Music Business

Opinion: If I were a Record Label


icratesIf I were a label, I’d be a haven. A haven for every gifted artist in the country. Not a charity but more like the Cayman Islands of music, where artists don’t have to look too far to find a home for their talents. Label heads are probably reading this, should I be so lucky, thinking I’m some other paint-by-numbers virtual snot-nose criticizing from the sidelines and then, soon as they reach the part, this part, where I disclose I’m an artist, they’d finally figure it out, wrongly though, that neither am I only ignorant, I’m also just embittered. While I might not be completely au fait with the detailed inner workings of a record company, being a student of the game and an unwitting music connoisseur, my extensive knowledge coupled with a few years of trial-and-error experiences have earned me the right to write on the subject. Besides, cats and dogs are blogging about anything on WordPress these days so, f**k it. Here’s my two cents on why I think labels should re-evaluate or even better, ameliorate, their principles for enlisting new talent.

For a tax haven to be considered fairly impenetrable, it must be dubious at successfully transferring copious amounts of money via separate accounts much easier than that money-girding, Mediterranean-tempest-sailing ordeal Jordan Belfort endured with the Swiss Bank in Wolf of Wall Street. Additionally, every haven must have legislation in force guaranteeing secrecy for their non-resident and offshore clients. It is in this way that all a record label ever needed in this world, asides capital of course, to be another Stax or Motown are two clear and distinct elements: talent and charisma.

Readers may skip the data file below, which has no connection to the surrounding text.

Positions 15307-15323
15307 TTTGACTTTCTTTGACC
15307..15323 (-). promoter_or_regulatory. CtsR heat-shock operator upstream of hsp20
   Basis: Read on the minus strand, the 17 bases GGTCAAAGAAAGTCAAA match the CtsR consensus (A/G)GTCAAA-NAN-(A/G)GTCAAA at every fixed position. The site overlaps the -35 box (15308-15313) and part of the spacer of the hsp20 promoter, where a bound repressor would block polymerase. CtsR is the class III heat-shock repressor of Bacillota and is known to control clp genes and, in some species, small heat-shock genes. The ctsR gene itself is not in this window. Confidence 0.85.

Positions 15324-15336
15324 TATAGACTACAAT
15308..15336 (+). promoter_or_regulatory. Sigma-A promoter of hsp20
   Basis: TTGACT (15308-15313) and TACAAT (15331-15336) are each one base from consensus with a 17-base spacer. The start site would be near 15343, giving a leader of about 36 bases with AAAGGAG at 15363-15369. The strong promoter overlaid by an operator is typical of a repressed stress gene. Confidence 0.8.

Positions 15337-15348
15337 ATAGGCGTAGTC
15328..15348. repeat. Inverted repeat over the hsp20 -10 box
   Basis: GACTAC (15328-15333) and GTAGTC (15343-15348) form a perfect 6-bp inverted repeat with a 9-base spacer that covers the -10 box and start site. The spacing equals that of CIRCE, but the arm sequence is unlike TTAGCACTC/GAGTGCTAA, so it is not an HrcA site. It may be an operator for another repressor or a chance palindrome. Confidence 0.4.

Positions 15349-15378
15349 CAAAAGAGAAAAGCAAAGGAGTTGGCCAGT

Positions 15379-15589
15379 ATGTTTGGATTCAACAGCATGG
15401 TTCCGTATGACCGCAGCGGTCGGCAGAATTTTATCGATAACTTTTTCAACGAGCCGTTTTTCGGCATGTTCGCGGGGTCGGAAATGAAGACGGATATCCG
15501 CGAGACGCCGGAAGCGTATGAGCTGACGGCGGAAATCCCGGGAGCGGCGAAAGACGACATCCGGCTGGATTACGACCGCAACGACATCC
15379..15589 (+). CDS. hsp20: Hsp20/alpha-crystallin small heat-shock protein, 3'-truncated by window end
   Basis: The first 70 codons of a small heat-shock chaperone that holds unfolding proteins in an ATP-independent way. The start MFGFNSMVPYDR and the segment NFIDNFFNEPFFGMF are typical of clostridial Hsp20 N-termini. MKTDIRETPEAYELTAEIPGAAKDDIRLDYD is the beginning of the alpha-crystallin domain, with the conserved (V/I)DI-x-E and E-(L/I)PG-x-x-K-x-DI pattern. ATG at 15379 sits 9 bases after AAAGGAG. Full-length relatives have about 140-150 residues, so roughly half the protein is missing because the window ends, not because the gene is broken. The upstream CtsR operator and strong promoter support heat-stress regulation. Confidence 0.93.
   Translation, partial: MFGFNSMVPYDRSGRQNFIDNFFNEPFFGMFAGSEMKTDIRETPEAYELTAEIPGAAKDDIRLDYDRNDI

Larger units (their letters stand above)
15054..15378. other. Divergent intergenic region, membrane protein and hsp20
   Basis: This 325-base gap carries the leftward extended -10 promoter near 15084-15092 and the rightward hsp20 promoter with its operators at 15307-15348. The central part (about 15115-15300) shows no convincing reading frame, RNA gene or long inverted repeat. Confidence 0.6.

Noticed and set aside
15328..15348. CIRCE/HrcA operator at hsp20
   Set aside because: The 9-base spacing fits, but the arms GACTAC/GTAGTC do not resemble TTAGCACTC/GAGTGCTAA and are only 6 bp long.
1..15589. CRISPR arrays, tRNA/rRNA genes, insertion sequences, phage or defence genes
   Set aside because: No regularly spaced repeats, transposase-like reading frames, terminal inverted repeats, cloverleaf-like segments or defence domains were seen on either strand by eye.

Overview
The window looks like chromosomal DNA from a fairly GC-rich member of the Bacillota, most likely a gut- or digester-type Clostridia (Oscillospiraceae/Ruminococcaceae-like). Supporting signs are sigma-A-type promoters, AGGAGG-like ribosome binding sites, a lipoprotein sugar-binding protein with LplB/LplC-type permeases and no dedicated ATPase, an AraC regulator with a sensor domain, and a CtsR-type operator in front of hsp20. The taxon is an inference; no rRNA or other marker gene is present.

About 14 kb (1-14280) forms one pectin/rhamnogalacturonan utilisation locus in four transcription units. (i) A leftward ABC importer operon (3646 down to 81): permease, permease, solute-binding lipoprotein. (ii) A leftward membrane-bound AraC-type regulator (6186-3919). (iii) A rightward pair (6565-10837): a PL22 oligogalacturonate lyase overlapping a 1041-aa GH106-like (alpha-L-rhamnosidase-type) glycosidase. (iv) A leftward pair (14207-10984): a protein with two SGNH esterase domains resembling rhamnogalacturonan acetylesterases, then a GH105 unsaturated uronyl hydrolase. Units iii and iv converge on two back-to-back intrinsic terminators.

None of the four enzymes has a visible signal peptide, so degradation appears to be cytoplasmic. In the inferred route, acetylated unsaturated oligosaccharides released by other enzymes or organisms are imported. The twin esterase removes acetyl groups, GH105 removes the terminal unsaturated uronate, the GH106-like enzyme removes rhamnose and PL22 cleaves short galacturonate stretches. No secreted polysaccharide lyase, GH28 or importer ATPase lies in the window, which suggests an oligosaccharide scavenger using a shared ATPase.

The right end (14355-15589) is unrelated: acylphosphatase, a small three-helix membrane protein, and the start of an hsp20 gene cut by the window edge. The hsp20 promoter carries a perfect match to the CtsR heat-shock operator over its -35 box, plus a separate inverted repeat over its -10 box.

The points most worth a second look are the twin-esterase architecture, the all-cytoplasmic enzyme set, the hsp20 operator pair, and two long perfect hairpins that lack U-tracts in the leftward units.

America blames the music industry’s meltdown on the digital age and the advent of peer-to-peer file sharing online services that allowed piracy flourish epically, while another school of thought detracts that if then-concerned corporations had resolved to partner with Napster as against fighting it with successive copyright infringement law suits as spearheaded by A&M Records and the RIAA, consequently bankrupting the file sharing site in question, perhaps Napster would still be operational today but under the industry’s control. Resultantly, Napster would be a platform for which the recording industry could curtail the free music downloading trend by way of monopoly and effectively stomp out the competition that came later in the form of other infamous rogue sites viz. Gnutella, FreeNet, Limewire, et al. I’m of a different mind in that, I think the reason the business is suffering this much haemorrhaging is owing to the influx of crappy music unsuspecting consumers had been finagled into purchasing over the years. I remember back when I was in secondary school and I would purchase rap CDs, pop them into the deck and eagerly await the first sounds of the album only to end up liking three songs on the whole thing – Chingy’s Jackpot, Bow Wow’s Doggy Bag, Missy’s Under Construction, I’m looking at y’all! I want my N200 back! Yeah, I copped bootlegs ‘cos I never trusted these h*es to begin with. When I started trusting these h*es, I began buying the original physical copies, however, upon iTunes and other such vultures, music enthusiasts who had felt betrayed, which was pretty much every listener of contemporary material, wised up to acquiring their favourite singles for under five dollars instead of the nineteen dollars they had been shelling out for albums they would end up thrashing anyway.

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Now, running from Chupacabra, American labels are scared of signing upstarts and would rather those upstarts garner a dedicated following, be it online or physically, as a prerequisite to adding said new artist to their roster. Probably because we lack structure in Nigeria, online piracy has barely been a thorn in our side on such a sophisticated scale at least, and even if our artists have always needed to collect fans like stray hairs on a rug before daring to approach any label for backing, it’s practically a company policy with the latter now.